His piece evolved out of discussions of Charlie Hebdo and freedom of expression, exploring “who gets to speak for whom, and where are the lines for offence and what are the justified responses to that.” It examines “narratives around representations of Islam post-9/11 and particularly today. Hopefully a playful piece that unsettles our assumptions around the very poor national narrative we have around Islam and who gets to speak for it, who are the authentic talking heads we roll out. It’s very much that narrative about ‘Good Muslim’ and ‘Bad Muslim’,” as well as the performative aspects that surround these narratives. Although it is not a direct response to a specific incident within the arts, El-Khairy talks about the "false sense that liberal theatre makers and art makers assume; that there’s an unspoken bond, a kind of shared moral compass. I think they kind of arrogantly occlude the power dynamics about who gets to speak for whom and the certain privileges for artists generally, but also within that who gets to speak for whom and by whom.” This is what he hopes to challenge.
LaBute’s piece instead focuses in on a specific moment: namely Exhibit B, a controversial success at last year’s fringe which was then cancelled after moving to the Barbican theatre in London. “It uses the idea of where’s the line in terms of art, what is art,” says LaBute who is “trying to push that boundary as far as I could,” with the piece. “Most of us would say what I’m witnessing is an act of violence, but because the person as an accomplice, a willing assistant and is saying this is what’s in the boundaries, this is my art, this is what I want to say we sit and watch. It then asks the question of how far can we go in the name of art and still be creating something that falls within the confines of that word. Or are there no confines to that word? Is art simply anything I say it is as long as it meets a couple of criteria?” They are interesting questions which may be impossible to answer, but that is what the panel discussions after the performance will aim to tackle.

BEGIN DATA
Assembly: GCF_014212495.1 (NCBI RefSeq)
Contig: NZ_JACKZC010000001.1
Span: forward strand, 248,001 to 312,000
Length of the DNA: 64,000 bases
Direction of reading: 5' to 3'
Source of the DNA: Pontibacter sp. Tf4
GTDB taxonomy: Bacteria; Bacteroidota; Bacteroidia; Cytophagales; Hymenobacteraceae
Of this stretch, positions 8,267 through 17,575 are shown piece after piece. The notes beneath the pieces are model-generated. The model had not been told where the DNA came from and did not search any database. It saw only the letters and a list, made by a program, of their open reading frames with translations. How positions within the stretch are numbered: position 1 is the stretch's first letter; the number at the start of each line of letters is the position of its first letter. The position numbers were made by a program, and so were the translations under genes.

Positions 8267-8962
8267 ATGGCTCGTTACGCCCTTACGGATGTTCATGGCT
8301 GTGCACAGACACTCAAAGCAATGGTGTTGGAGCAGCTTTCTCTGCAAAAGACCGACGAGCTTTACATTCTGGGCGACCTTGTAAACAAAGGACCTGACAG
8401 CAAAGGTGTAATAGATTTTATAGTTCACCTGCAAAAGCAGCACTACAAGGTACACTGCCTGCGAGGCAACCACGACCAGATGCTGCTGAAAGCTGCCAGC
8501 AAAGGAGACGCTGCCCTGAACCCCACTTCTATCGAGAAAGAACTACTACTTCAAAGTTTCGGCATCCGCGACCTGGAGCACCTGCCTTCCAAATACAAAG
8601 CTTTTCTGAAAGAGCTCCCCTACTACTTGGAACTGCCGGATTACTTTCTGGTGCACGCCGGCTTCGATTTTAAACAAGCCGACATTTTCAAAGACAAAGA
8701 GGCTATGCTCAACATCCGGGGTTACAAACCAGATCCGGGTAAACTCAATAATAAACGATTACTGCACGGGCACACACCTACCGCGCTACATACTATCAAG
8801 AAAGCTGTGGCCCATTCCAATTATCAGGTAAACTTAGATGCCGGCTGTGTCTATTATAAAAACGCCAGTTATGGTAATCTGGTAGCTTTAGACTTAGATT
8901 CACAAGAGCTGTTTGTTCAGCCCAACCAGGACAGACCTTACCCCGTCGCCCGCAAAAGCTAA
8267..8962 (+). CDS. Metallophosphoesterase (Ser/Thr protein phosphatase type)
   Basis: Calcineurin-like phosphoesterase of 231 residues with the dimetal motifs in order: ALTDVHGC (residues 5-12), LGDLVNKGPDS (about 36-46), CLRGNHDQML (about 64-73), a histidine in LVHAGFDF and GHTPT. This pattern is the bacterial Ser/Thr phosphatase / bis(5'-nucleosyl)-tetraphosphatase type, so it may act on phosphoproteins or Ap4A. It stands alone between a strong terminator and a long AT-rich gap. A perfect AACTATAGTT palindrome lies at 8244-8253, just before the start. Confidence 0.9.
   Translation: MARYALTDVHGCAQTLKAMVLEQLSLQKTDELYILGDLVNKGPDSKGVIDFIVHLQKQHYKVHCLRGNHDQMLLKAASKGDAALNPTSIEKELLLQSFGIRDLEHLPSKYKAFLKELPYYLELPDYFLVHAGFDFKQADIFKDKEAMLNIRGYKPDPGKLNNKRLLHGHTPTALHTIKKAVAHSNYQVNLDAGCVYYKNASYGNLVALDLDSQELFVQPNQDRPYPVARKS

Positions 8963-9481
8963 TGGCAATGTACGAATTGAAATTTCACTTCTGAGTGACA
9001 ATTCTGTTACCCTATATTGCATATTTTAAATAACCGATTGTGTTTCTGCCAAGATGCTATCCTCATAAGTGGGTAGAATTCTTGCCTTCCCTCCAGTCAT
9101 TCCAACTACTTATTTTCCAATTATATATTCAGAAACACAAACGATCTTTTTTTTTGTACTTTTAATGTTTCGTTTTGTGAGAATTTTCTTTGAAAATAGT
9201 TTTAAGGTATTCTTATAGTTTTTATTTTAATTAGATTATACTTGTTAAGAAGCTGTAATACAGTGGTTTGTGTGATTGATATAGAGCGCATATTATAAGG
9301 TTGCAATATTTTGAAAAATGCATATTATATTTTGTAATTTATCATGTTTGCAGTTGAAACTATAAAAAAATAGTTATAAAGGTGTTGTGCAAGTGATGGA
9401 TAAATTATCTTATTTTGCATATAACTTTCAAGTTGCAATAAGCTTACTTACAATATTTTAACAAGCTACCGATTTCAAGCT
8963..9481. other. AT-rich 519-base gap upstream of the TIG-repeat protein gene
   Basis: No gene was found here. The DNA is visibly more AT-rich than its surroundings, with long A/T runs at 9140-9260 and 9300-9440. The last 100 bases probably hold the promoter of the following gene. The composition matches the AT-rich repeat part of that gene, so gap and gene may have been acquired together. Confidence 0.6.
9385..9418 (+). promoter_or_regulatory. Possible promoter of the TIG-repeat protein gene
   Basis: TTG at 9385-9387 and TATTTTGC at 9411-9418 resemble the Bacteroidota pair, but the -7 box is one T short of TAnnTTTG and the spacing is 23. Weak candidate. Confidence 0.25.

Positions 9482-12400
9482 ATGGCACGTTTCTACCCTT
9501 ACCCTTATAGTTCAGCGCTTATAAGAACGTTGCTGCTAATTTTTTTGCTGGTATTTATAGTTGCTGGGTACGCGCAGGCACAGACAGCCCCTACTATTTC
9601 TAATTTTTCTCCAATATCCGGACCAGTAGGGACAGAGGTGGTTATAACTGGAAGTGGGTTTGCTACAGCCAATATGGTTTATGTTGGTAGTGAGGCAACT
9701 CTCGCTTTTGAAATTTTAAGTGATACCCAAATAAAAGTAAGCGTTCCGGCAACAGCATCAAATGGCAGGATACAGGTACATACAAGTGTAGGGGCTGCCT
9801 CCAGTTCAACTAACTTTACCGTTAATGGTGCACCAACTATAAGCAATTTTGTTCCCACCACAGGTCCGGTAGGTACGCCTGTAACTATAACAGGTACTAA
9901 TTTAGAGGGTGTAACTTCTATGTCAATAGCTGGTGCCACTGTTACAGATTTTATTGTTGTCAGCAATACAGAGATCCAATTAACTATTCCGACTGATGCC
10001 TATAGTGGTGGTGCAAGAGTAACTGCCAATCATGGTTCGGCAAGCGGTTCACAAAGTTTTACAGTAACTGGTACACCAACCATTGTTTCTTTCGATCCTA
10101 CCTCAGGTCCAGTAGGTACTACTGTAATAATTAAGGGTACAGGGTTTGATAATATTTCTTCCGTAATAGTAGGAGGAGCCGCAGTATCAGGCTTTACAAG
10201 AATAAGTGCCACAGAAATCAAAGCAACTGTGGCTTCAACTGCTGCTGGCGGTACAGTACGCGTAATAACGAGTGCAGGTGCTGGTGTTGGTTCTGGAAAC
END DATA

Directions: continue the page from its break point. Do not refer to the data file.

Speaking of halted performance in a different sense, both LaBute and El-Khairy spoke of the recent closure of The Arches not as censorship in a traditional sense, but as the silencing of a voice. “It doesn’t seem like censorship to me so much as a kind of bullying or a political move to stop the voice of a place that perhaps they don’t care for,” states LaBute, while El-Khairy talks of the “criminalisation of certain cultures and the way through bureaucracy that they’re closed down.” He links the closure specifically to Form 696, issued to clubs in London asking “what is the music being played and what is the target audience?” and creating a discussion around the “criminalisation of certain black cultures and particular grime music,” similar to how The Arches was targeted for drug use. However, in light of it all, he ends with a lighted hope: “Very much like the traditions of black-British cultural production; there’s always a creative way around it. I’m not excusing what’s happened but the light for me is that there’s always been an imagination and an energy around disrupted cultures to find a way out and a different way of presenting itself. Even though it’s incredibly unfortunate in terms of the space I don’t think that will prevent culture from flourishing.”
Walking The Tightrope, Underbelly Topside, 5th-31st August (not 17th) 3.35pm.